During the first few weeks, burp your baby after every 2 fl oz (60 mL) of formula. This helps get rid of swallowed air, reducing the chances of your baby spitting up. Most babies need less frequent burping as they get older.
You will know your baby is full when he or she stops sucking continuously. Usually, as babies get full, they pause frequently during feeding. Also, your baby may spit out the nipple, turn his or her head away, or fall asleep when full. Throw away any formula left in the bottle after you have fed your baby, because bacteria can grow in the leftover formula.
Feeding is a good time for social contact with your baby, so don't rush. Look into your baby's eyes and talk or sing while you are giving the bottle. This contact helps your baby feel close to you and is important for healthy growth and development. Wear a short-sleeved shirt to give more skin-to-skin contact. Sit in a comfortable chair with your arms supported on pillows.
Call your health care provider if your baby:
For routine medical checkups or problems related to your baby's health, the following health professionals can help:
For preventive dental care and problems with your child's teeth, see a dentist. Pediatric dentists specialize in the care and problems of children's teeth.
Your baby needs routine medical checkups. During these checkups (called well-baby visits), your baby's height, weight, and head circumference will be measured to find out whether he or she is growing at the expected rate.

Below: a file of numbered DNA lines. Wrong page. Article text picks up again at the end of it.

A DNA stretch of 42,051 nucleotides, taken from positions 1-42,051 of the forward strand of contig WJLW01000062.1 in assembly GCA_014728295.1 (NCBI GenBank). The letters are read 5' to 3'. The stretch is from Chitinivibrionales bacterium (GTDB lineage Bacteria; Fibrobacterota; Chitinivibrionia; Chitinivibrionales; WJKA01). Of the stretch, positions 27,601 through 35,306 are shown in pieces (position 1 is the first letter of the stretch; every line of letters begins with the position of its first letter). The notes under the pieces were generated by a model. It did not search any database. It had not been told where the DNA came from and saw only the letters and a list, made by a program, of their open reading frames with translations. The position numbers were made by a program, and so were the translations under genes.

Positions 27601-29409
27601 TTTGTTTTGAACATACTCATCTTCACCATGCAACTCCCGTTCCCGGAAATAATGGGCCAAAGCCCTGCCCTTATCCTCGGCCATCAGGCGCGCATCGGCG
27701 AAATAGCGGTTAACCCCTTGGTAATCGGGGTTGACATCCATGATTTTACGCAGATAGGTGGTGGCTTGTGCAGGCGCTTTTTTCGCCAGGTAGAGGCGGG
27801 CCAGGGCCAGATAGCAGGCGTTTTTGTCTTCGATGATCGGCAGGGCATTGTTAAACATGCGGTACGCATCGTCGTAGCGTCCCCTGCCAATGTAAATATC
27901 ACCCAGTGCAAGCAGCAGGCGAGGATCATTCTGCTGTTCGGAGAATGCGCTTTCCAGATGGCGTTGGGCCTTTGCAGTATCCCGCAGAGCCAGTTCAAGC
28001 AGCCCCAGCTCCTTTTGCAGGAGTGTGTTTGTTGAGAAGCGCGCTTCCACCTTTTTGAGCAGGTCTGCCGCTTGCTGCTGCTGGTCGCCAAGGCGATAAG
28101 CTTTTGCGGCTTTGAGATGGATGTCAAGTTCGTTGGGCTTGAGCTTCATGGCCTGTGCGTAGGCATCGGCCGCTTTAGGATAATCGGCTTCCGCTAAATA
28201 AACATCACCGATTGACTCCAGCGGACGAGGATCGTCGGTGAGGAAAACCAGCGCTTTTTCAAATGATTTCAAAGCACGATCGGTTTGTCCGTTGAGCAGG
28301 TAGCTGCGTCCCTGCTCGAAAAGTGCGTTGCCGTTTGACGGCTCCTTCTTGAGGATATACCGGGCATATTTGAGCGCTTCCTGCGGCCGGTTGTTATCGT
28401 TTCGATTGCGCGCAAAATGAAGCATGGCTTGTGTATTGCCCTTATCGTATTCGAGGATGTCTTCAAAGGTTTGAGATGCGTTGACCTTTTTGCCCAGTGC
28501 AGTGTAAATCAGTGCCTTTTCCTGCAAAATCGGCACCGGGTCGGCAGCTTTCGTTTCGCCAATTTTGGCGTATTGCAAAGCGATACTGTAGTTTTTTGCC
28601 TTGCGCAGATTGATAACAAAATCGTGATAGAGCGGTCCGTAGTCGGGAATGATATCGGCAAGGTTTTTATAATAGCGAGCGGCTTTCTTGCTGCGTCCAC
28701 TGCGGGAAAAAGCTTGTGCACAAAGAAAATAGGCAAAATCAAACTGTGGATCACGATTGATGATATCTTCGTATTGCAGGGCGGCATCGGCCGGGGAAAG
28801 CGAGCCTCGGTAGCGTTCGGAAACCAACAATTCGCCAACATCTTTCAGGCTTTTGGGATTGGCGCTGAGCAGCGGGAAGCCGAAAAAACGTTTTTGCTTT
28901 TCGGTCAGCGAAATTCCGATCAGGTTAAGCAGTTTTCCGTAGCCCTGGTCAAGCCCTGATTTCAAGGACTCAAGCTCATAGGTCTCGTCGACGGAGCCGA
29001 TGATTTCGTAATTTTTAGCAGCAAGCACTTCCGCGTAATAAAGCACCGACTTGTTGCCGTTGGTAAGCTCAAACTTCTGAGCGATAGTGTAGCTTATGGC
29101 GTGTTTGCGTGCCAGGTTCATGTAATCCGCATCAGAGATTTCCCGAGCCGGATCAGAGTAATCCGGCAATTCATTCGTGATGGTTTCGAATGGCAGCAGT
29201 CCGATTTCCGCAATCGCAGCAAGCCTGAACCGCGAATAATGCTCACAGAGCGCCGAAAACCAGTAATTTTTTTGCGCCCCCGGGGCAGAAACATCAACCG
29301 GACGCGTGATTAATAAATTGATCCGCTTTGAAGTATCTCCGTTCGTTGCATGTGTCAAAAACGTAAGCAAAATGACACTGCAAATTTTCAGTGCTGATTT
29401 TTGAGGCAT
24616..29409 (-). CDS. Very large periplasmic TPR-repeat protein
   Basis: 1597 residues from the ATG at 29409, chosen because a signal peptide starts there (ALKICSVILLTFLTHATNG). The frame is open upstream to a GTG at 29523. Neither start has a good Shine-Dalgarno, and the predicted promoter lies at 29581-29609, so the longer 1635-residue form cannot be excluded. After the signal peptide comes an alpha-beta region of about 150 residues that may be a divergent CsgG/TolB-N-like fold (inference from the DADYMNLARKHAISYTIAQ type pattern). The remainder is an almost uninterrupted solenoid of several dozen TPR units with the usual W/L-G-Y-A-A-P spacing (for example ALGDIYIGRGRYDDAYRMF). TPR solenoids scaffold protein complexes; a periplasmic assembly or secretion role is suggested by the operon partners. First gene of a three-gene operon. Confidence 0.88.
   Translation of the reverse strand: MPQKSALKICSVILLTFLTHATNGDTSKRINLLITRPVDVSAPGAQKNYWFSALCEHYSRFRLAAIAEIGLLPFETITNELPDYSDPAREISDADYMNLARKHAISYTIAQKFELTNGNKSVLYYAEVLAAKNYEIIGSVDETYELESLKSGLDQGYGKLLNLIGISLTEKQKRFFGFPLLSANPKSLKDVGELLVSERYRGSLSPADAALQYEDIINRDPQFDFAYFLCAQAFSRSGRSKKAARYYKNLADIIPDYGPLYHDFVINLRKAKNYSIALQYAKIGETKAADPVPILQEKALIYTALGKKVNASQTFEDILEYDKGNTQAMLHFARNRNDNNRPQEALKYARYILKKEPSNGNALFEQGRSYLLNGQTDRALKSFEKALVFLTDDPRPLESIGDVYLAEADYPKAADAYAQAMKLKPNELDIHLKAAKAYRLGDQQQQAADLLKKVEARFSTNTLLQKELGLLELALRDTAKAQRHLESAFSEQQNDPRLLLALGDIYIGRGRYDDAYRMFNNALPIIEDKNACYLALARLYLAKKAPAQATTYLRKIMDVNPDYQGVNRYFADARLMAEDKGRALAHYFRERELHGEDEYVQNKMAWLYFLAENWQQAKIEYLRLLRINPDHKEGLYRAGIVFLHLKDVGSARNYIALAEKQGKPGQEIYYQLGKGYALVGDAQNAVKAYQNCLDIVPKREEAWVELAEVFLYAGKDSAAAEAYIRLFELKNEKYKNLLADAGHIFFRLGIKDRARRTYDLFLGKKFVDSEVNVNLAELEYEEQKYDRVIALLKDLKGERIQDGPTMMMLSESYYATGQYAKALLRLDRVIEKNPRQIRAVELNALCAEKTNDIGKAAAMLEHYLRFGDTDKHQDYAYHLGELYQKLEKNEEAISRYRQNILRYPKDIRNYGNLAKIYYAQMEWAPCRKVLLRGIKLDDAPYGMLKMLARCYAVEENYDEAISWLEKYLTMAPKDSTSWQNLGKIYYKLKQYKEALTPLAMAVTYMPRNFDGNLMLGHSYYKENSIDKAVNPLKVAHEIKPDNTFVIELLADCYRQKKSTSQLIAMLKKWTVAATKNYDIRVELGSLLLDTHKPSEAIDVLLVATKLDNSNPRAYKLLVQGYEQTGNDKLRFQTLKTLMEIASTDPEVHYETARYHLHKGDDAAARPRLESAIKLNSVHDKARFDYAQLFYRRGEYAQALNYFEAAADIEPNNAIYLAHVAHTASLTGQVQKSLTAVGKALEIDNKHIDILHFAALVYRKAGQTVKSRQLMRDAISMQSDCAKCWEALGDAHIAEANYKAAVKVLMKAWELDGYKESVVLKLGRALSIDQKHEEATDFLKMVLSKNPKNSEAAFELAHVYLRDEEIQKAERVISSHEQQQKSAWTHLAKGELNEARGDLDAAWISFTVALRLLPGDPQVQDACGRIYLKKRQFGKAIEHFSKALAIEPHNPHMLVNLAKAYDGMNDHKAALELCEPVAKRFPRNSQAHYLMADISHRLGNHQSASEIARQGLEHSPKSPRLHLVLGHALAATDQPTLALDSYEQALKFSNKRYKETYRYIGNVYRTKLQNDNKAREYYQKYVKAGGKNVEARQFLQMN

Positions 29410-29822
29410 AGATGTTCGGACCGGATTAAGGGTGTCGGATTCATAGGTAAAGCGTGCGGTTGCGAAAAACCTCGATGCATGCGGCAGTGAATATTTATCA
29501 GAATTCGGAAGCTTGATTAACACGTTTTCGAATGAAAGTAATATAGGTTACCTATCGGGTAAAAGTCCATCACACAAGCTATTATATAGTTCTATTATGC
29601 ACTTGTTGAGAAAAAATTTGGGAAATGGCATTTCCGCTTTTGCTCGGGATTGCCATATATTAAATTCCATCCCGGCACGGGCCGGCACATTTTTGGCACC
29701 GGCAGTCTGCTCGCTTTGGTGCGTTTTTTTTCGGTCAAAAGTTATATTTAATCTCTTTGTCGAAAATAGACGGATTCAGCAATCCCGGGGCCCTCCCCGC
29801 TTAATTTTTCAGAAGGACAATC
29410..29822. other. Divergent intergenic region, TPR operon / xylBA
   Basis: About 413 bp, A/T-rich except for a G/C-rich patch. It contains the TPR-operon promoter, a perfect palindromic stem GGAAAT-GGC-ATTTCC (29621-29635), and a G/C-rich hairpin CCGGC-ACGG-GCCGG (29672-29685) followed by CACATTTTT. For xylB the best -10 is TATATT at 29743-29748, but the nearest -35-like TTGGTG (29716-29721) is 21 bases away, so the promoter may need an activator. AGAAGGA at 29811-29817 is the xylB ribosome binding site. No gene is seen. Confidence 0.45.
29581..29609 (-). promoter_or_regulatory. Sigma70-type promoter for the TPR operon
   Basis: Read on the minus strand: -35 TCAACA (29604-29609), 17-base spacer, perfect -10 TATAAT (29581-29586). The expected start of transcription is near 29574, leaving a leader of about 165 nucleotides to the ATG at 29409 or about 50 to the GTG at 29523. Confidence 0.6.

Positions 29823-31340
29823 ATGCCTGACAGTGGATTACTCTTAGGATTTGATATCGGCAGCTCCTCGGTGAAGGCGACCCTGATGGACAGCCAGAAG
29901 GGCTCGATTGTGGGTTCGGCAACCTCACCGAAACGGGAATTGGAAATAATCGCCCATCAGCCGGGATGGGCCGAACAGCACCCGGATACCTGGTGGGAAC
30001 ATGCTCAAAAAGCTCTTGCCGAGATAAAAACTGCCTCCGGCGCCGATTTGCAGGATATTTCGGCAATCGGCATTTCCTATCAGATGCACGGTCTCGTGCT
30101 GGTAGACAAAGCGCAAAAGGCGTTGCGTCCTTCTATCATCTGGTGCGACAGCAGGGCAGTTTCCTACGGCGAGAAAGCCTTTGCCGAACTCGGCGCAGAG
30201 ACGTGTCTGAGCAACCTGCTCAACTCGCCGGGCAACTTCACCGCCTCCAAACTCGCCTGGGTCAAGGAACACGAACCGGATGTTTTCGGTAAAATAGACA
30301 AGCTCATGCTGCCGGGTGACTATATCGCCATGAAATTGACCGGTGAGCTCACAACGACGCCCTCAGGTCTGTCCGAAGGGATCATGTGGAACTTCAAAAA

At each well-baby visit, talk to your health care provider about your baby's nutritional needs, which change as he or she grows and develops. At about 6 months, most babies can start to eat solid foods. Some babies may be ready for solid foods at 4 or 5 months.
A well-baby visit is a good time to talk about any feeding problems or developmental concerns that you have. You may want to make a list of questions before your visit.
Early and regular dental care is important for your child. Talk with your health care provider about how to care for your child's teeth after they start coming in, which is usually between 6 and 12 months of age. For more information, see the topics Teething and Basic Dental Care.
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Other Works Consulted
American Academy of Pediatrics (2009). Feeding your baby: Breast and bottle. In SP Shelov et al., eds., Caring For Your Baby And Young Child: Birth to Age 5, 5th ed., chap. 4, pp. 91–93. New York: Bantam.
Erler C, Novak J (2010). Bisphenol A exposure: Human risk and health policy. Journal of Pediatric Nursing, 25(5): 400–407.
Greer F, et al. (2006). Optimizing bone health and calcium intakes of infants, children, and adolescents. Pediatrics, 117(2): 578–585. Also available online: http://pediatrics.aappublications.org/content/117/2/578.full.
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Stettler N, et al. (2011). Feeding healthy infants, children, and adolescents. In RM Kliegman et al., eds., Nelson Textbook of Pediatrics, 19th ed., pp. 160–170. Philadelphia: Saunders.
Trahms CM, McKean KN (2012). Nutrition in infancy. In LK Mahan et al., eds., Krause's Food and the Nutrition Care Process, 13 ed., pp. 375–388. St Louis: Saunders.
U.S. Environmental Protection Agency (2012). Consumer factsheet on lead in drinking water. Available online: http://water.epa.gov/lawsregs/rulesregs/sdwa/lcr/fs_consumer.cfm.
Whitney E, Rolfes SR (2011). Life cycle nutrition: Infancy, childhood, and adolescence. In Understanding Nutrition, 12th ed., pp. 529–568. Belmont, CA: Wadsworth..
Current as of:
August 22, 2019
Author: Healthwise StaffMedical Review: John Pope MD - PediatricsKathleen Romito MD - Family Medicine
Current as of: August 22, 2019
Author: Healthwise Staff
Medical Review:John Pope MD - Pediatrics & Kathleen Romito MD - Family Medicine